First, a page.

The set design and costumes are, though simple very evocative, the crude camp bed – cleverly used latterly as a dug-out – and the patched and re-stitched trousers and stained work-shirt emphasising Thommo’s rural poverty. The subtle use of sound also works well providing the ghostly echoes of a children playing, a marching squadron or the ominous ticking of Thommo’s watch. The biggest issue for me with the play was Daniel’s central performance. I understand that he is playing a character who is emotionally vulnerable, who at times is in a heightened state but I just found it rather exaggerated, hammy even. At its worst it undercut the script and took away from the emotional potential of the material. It is hard to wring genuine feeling out of the horrors of war when the same level of emotion is given to a bag of humbugs as an exploded grenade. Far better are the times when he takes on different characters – a smarmy recruiting officer, a cruel captain – which more ably show off his talent for inhabiting a role. Overall though the play would have worked far better if he he toned down his central performance a notch or two.Despite these misgivings I thought that overall the play expressed very well the sense that this was a war fought not by men but by boys. Indeed I found the brutality of the ending both a fitting tribute and a moving piece of theatre.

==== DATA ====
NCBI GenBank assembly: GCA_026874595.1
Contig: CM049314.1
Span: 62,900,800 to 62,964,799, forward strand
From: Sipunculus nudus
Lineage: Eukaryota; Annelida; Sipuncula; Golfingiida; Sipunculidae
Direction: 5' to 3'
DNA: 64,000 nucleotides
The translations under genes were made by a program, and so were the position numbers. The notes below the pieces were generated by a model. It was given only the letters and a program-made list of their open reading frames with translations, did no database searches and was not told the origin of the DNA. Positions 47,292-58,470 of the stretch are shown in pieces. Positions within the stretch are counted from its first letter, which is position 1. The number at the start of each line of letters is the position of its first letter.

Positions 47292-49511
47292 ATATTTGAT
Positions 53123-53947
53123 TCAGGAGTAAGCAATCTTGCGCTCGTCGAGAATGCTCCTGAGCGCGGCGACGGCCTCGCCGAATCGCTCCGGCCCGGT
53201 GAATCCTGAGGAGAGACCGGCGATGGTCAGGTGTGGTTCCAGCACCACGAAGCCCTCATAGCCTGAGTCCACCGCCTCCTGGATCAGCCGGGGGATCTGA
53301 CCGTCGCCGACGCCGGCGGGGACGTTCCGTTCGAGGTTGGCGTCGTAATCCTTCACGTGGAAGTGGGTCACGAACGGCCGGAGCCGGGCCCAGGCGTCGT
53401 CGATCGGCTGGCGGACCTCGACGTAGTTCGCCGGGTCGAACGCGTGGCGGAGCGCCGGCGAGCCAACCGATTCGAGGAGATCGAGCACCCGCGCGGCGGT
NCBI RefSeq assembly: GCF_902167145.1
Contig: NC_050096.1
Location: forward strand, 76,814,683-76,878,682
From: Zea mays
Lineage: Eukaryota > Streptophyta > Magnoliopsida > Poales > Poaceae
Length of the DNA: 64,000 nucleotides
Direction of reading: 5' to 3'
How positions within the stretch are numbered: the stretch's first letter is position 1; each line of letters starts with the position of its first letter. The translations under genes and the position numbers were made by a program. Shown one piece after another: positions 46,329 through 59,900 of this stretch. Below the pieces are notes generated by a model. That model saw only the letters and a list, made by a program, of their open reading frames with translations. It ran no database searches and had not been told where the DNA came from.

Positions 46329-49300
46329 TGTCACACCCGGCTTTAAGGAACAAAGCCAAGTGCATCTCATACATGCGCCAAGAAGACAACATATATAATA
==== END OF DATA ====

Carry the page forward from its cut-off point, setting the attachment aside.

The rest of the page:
Ian Pepper


Istanbul: You’ll Never Walk Alone

Istanbul email sig

Zoo Southside
August 3-14, 16-18 (19.45)

Script: four-stars.png  Stagecraft: five-stars  Performance: four-stars.png